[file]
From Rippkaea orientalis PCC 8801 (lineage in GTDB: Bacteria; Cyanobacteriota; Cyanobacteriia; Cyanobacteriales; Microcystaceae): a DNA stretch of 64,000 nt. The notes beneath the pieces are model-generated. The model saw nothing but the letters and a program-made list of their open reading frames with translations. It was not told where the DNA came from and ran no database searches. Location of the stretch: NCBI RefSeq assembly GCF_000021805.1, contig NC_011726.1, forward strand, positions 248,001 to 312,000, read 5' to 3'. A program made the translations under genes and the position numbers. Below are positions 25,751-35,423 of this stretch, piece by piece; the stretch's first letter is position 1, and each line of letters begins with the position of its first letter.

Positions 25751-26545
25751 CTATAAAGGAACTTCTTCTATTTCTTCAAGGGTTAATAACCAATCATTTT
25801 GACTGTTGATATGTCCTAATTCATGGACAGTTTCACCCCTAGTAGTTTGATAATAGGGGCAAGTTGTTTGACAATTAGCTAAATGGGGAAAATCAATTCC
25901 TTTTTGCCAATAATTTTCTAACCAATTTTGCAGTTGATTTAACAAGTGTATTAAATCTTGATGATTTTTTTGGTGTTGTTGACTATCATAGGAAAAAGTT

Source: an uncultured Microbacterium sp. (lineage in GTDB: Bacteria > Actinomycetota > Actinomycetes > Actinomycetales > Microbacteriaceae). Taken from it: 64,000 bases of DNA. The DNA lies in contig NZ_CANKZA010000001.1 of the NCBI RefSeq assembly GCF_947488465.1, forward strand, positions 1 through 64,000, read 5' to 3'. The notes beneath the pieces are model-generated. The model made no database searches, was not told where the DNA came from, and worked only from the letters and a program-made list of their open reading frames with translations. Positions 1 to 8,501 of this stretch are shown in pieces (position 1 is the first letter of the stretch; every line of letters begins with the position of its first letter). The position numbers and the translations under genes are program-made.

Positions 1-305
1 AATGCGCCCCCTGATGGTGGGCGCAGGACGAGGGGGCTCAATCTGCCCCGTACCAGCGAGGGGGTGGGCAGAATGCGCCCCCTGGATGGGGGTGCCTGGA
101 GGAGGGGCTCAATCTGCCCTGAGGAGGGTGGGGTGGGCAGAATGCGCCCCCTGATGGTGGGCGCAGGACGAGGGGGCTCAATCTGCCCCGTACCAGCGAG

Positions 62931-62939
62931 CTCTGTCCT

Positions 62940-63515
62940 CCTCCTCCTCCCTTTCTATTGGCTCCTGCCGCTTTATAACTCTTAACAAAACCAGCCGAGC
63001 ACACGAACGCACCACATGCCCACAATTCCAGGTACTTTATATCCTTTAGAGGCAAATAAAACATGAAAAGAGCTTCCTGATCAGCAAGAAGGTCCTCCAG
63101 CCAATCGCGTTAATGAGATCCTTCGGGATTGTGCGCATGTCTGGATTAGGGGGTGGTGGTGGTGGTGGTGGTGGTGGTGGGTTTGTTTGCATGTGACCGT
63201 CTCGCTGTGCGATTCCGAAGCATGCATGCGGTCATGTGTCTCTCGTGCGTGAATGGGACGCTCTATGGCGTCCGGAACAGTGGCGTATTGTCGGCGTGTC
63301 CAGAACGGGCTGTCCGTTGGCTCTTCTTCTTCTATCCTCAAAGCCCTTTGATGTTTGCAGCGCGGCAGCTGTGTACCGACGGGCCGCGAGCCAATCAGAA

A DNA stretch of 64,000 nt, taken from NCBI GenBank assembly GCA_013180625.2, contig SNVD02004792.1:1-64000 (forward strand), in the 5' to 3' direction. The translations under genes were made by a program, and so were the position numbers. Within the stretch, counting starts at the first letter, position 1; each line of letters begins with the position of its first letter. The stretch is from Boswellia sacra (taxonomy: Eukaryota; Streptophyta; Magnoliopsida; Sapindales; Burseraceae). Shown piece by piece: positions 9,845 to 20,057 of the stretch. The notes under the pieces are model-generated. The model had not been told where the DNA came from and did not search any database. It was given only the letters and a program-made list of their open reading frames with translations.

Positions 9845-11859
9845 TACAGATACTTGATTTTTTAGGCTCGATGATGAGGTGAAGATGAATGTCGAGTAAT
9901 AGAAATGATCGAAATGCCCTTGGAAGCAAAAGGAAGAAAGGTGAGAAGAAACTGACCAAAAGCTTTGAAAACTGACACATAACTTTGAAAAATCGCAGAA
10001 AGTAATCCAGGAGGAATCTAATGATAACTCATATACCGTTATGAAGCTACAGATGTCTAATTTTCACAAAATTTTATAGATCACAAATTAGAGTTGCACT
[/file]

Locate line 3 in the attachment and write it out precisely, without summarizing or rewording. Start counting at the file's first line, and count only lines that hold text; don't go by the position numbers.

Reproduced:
25751 CTATAAAGGAACTTCTTCTATTTCTTCAAGGGTTAATAACCAATCATTTT